In reply, the claims were amended further by adding the phrase "between said longitudinal lines of weakness" and the following comments were made:
Neither [the original nor secondary references] provide[s] any teaching at all of the sheets being devoid of adhesive extending along the end edges thereof between longitudinal lines of weakness. *** If the end edges of [the original prior art reference] were not sealed the likelihood is that the inserts or canceled checks [inserted into its mailer] would fall out.
The claims were then allowed.
The accused SRC form has a row of 10 widely-spaced circular patches of adhesive with a diameter of 3/16 inch extending along the end edge of the sheet between the longitudinal perforation lines. The patches cover more than 25% of the linear distance between the two perforation lines, and are spaced more than a 1/2 inch away from each other. Upon folding, the adhesive patches tack the mailer closed along its end edge.
The Eastern District noted that the term "devoid" is commonly defined in dictionaries to mean "[c]ompletely lacking; destitute; empty; without." In view of this definition, the lower court held that the circular adhesive patches in the accused SRC form dictated a finding of no literal infringement. Due to the amendments specifying that the sheet was "devoid of adhesive extending along said edges of said sheet" to distinguish the original prior art reference, the lower court likewise found no infringement under the DOE because of prosecution history estoppel ("PHE").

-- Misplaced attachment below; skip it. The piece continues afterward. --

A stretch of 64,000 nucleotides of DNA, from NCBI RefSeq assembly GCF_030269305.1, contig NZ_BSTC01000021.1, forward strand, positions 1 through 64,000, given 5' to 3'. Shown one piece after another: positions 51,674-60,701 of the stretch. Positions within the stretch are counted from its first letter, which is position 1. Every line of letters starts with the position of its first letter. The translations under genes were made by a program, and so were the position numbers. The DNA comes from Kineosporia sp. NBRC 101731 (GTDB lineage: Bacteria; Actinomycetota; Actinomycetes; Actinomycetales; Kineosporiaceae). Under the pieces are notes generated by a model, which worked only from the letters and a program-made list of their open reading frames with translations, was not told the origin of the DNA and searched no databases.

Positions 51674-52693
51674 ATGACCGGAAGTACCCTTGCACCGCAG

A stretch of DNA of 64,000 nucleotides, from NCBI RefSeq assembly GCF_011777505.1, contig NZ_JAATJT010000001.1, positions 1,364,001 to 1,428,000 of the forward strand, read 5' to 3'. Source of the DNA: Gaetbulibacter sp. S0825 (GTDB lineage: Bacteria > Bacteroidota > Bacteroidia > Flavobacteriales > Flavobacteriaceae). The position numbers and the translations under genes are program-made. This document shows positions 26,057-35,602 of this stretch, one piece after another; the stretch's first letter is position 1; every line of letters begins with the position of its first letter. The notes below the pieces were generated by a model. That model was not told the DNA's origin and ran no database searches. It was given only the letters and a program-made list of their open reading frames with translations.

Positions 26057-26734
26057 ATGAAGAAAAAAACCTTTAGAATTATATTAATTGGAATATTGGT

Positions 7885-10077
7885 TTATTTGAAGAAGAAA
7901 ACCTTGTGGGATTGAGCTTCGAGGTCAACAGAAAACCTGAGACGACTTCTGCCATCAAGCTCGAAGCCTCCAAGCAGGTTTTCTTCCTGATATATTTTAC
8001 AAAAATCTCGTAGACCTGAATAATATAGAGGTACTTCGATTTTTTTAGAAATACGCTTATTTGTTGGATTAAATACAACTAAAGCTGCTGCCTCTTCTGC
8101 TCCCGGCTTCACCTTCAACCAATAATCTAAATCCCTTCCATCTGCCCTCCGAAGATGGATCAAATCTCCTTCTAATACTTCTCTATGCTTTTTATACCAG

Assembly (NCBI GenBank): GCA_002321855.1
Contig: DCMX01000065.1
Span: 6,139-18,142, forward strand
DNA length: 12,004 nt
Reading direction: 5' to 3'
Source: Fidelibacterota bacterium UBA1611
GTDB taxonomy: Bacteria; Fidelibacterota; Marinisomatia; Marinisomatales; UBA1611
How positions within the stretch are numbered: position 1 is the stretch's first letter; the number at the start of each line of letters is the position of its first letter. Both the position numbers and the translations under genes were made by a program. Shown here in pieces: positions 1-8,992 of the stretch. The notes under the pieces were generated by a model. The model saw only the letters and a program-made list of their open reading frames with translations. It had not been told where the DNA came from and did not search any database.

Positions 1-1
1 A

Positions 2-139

The Federal Circuit's Analysis
The ‘464 Patent
The Federal Circuit rejected Moore's arguments that the "majority of the lengths" limitation (i) simply involves a "matter of degree, not structure," and (ii) is analogous to the "pH from approximately 6.0 to 9.0" limitation at issue in Warner-Jenkinson Co. v. Hilton Davis Chem. Co., 520 U.S. 17 (1997). Specifically, Moore argued that the "majority of the lengths" limitation is entitled to a scope of equivalents covering a minority of the lengths because (iii) SRC knew of and copied the ‘464 patent in developing its accused form, citing Graver Tank & Mfg. Co. v. Linde Air Prods. Co., 339 U.S. 605, 85 USPQ 328 (1950), (iv) of a hypothetical claim analysis under Wilson Sporting Goods Co. v. David Geoffrey & Assocs., 904 F.2d 677, 14 USPQ2d 1942 (Fed. Cir. 1990), and (v) of the presence of a genuine issue of material fact as to whether "about 48%" is equivalent to "50.001%."